Physics Made Easy

Cell Structure and Function

Cell: the basic unit of structure and function of all living organisms; a bag in which chemical reactions take place, surrounded by a partially permeable membrane.

Tissue: A group of cells adapted for a particular function.

Organ: A group of tissues adapted for a particular function.

Estimation of size from microscope observation: first, calibrate an eyepiece graticule (small measuring scale on a round piece of glass that goes into the eyepiece and has a small eyepiece unit scale) using a stage graticule (similar thing, but a rectangular glass that goes on the stage and has a micrometre scale). Align the two scales to find the micrometre value of a small eyepiece unit under different magnifications. Remember, don’t just take the value of one eyepiece unit- take the value of 100 and divide to reduce uncertainty! When looking at an object under the microscope, use the eyepiece graticule to find out how many small eyepiece units it is under a certain magnfication. You already know how many micrometres on small eyepiece unit is, so with a little calculation, you can find out how many micrometres your object is.

Calculation of size from scale diagrams:

Observed size = natural size x magnification

Observed is the size you measure from the diagram, and natural size is the object’s real size.

Prokaryotic cells lack nuclei and membrane bound organelles. Bacteria and blue green algae are prokaryotic. Prokaryotic cells range in size from about 0.1-2 μm in size.

prokaryote.jpg

Eukaryotic cells possess a nucleus and membrane bound organelles. Plant and animal cells are eukaryotic. Sizes range from 10-100 μm.

Animal cell:

animalcell.jpg

Plant cell:

plantcell.jpg

Microscopes can be used to determine the structure of cells by magnifying them so that they can be perceived by the human eye. There are two types- light and electron, which use beams of light and electrons respectively.

Resolving power is the shortest distance apart two objects can be without appearing to be one object when viewed under a microscope. An electron microscope has a much greater resolving power than a light microscope because an electron beam has a shorter wavelength than a beam of light.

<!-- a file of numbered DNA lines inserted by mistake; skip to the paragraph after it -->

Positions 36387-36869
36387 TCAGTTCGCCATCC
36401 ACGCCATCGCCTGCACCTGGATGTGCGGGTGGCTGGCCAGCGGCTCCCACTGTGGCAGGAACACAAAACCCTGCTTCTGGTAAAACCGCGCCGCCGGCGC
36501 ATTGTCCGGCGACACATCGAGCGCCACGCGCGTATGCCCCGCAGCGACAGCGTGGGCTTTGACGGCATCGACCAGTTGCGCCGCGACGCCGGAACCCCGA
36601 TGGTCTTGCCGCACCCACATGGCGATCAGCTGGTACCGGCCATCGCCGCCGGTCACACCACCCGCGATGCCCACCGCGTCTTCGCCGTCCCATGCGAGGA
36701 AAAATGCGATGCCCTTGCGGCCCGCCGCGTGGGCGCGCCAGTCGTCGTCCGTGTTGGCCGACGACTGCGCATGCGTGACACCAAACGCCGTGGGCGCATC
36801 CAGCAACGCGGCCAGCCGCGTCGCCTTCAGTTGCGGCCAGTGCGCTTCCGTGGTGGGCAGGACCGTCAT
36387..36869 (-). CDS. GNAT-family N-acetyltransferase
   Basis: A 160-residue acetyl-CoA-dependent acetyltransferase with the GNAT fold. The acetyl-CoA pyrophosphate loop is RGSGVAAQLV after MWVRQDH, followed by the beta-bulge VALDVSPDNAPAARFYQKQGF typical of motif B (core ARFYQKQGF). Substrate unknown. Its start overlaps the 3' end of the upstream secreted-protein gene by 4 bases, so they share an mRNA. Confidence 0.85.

Using a light microscope: under the light microscope, living specimens can be observed. For clearer observation, cells can be prepared by embedding them in wax, or staining them using coloured dye. Sections (thin slices) of cell a few μm thick are cut using a metal knife. Above all, the light microscope is cheap and easy to use.

Using an electron microscope: specimens must be viewed in a vacuum because air molecules would deflect the electron beam, so obviously living specimens cannot be observed. Cells are prepared by embedding them in resin or staining them with a heavy metal salt such as lead citrate. A diamond or glass knife is used to cut sections a few nm thick. The electron microscope is more expensive, but the higher resolution allows us to learn about the structure of many different cell organelles.

Transmission electron microscope: in a transmission e.m., a stream of electrons is sent from a cathode to an anode, passing through a thinly sliced specimen. The electrons are focussed at the anode, where they then land on a photographic plate. The number of electrons that get through indicates the density of the specimen. This type of electron microscope has a high resolving power.

Scanning electron microscope: in a scanning e.m., a solid specimen is bombarded with an electron beam. This cause secondary electrons to be emitted from the specimen’s surface, which then land on a photographic plate. The scanning e.m. is more versatile than the transmission e.m., as solid structures can be investigated.

Buffer solutions: during cell preparation, unnecessary damage to the cell must be avoided if we want to make accurate observations. A good way to protect cells is to place them in a buffer solution, which can do the following:

  1. Resisting changes in pH (to an extent) by “mopping up” excess H+ ions or dissociating to provide more H+ ions as required. See Chemistry section for more details.
  2. If the solution is of the same concentration of the cell, it will prevent water loss/gain by osmosis, which could disrupt the cell.

Artefacts are false structures created during the preparation of cells. Artefacts can be recognised by looking at multiple slides of the same type of cell, as they will not appear in all cells.

Cell Fractionation and Ultracentrifugation: this is a process in which a cell is taken apart in order to examine the functions of its organelles. I will explain the process using the extraction of mitochondria from liver cells as an example.